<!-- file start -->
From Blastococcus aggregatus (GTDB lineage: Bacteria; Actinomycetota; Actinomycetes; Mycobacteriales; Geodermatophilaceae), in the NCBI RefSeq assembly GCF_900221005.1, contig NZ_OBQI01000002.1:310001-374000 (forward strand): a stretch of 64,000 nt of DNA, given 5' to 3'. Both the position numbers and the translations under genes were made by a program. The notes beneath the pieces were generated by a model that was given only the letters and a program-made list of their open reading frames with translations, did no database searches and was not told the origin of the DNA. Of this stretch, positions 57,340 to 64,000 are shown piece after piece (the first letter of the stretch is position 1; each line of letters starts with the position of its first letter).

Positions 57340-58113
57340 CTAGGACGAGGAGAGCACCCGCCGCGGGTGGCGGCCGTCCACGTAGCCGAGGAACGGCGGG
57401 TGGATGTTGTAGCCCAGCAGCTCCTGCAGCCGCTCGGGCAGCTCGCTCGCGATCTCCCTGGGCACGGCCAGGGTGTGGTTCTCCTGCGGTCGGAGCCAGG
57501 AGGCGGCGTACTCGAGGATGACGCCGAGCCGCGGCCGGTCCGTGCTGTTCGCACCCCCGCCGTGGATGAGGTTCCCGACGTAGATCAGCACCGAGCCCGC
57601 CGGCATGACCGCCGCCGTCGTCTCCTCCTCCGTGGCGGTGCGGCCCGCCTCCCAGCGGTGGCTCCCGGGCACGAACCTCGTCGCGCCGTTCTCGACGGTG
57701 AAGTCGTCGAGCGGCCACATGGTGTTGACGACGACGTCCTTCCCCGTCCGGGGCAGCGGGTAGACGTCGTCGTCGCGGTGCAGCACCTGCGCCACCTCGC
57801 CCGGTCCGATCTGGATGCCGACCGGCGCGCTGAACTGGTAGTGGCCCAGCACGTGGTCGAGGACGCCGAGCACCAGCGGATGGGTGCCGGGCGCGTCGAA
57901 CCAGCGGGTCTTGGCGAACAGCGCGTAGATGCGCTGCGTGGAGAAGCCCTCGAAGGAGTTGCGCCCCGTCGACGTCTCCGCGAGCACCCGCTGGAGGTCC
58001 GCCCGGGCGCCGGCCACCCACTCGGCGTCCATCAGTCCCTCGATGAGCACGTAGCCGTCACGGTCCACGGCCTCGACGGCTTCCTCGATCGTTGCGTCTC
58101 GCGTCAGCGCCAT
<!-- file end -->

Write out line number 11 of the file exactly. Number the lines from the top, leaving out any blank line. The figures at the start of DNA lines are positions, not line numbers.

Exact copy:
58101 GCGTCAGCGCCAT